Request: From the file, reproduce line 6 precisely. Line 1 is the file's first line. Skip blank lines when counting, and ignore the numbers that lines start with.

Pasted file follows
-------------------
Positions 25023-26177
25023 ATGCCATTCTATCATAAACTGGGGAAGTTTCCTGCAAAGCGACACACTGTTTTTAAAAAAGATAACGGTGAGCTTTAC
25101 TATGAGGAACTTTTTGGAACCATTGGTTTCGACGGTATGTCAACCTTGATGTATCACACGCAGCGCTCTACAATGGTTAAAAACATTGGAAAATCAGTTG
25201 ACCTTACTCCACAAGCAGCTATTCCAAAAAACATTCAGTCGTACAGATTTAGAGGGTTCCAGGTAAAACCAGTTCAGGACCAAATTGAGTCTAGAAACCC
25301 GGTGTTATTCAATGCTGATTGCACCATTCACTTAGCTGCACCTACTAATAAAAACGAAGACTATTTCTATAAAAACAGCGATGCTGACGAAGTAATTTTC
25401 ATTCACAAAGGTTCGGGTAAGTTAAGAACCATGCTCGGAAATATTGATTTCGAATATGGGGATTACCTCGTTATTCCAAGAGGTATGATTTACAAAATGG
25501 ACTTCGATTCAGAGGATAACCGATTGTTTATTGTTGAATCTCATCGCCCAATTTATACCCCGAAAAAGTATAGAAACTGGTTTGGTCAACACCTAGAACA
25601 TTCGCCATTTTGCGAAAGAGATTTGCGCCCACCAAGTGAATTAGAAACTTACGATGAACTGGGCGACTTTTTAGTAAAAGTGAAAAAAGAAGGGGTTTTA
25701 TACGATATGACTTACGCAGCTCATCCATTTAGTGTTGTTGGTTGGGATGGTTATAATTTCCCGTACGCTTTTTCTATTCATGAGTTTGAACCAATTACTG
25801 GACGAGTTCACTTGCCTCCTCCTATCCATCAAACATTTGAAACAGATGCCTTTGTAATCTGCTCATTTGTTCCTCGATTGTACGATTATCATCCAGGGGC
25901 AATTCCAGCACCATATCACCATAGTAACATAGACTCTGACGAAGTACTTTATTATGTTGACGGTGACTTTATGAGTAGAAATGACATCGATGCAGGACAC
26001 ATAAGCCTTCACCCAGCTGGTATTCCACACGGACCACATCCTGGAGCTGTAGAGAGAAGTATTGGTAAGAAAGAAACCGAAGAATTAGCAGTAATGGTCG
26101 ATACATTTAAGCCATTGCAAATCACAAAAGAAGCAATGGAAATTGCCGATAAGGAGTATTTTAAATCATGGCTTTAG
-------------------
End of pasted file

25401 ATTCACAAAGGTTCGGGTAAGTTAAGAACCATGCTCGGAAATATTGATTTCGAATATGGGGATTACCTCGTTATTCCAAGAGGTATGATTTACAAAATGG